Many computer users try iTunes and decide they prefer it to Windows Media Player. However, transferring music collections can be troublesome. We explain the simplest way to do it and how to cope with digitally protected files.
Moving your files
The options available to you depend on where your music is stored. If all your files come from CDs which you have ripped using Windows Media Player, you will usually find all your music is stored in the My Music folder, found within My Documents. In this situation, the quickest option is to simply use iTunes to import the files. You can do this by going to the File Menu, then choosing the Add Folder to Menu option.
iTunes will ask if you want to convert any files that are in the Windows Media Audio format as these will not play in iTunes. Bear in mind that this will take a few seconds per track, which can really add up if you have a large collection. The process is also quite memory-intensive, which can cause problems if you are running over programs at the same time. For these reasons, it’s best to import and convert large libraries of music overnight.
If your music collection is less organized, you can simply choose an entire drive rather than a particular folder to import, though this will naturally take longer to scan through. (Don’t worry, iTunes will only import media files.) If you wind up having to do this, you should consider using the consolidation feature once you’ve finished. It’s located under the Library option in the File menu and will move all of your music files into the iTunes Music folder on your disc. Again, this is a task best performed overnight.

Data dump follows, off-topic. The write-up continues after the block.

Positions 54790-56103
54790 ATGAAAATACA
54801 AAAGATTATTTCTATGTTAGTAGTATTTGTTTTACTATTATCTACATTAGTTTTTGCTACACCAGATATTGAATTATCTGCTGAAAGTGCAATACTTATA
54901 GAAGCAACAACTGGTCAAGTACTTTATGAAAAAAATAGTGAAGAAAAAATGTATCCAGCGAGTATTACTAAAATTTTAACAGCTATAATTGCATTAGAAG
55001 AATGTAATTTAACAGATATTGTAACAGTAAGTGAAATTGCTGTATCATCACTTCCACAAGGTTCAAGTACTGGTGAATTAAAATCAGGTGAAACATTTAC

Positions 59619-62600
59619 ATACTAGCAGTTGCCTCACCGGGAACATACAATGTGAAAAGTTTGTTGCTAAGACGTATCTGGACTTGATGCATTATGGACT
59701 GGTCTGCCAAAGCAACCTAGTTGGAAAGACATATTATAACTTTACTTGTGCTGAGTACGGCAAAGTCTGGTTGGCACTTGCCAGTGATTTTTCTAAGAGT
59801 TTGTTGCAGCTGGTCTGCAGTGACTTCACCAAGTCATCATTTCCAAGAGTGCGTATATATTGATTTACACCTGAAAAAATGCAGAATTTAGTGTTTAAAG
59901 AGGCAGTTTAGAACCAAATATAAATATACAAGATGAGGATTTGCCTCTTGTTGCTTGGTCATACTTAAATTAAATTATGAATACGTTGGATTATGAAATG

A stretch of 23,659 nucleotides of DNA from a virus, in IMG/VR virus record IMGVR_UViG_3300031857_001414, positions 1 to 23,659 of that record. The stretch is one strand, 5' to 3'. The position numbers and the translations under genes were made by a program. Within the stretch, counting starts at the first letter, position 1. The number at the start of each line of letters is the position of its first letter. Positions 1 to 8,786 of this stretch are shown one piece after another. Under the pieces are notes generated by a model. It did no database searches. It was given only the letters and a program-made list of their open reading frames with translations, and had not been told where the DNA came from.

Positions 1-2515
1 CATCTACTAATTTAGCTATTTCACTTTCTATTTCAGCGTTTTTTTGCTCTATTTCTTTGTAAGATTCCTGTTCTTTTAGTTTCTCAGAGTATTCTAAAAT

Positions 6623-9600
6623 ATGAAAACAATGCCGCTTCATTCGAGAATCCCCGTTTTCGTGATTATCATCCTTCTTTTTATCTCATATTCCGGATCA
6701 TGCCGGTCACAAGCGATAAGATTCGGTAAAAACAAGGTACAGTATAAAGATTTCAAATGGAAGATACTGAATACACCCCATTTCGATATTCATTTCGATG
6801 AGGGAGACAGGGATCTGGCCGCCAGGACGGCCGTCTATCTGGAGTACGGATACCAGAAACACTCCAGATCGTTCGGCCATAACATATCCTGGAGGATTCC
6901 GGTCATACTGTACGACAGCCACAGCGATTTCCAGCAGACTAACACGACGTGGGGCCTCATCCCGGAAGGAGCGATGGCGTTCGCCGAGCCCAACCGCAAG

What About Protected Files?
If a file has copyright protection (Digital Rights Management), iTunes will refuse to import it. Whether you think this is fair or acceptable is a personal choice: technically it is illegal to remove the DRM protection, but you may feel that it is justified to do so if you have paid for the music and aren’t sharing it with anyone else.
There are several free programs available online which claim to remove DRM. Given the legal situation, we at Bright Hub can’t recommend any particular program. However, you may be able to find a suitable solution by searching for “DRM removal software" or a similar method.
Another method, which is more longwinded, is to burn an album to a CD, then import the CD into iTunes. You’ll likely find Windows Media Player won’t burn these files, so you’ll have to use another burning program, and even that isn’t guaranteed to work. If you use this technique, consider using a rewriteable disc (unless you want a permanent CD copy), and take care to keep the songs in their original order or iTunes won’t be able to automatically recognise which album it is.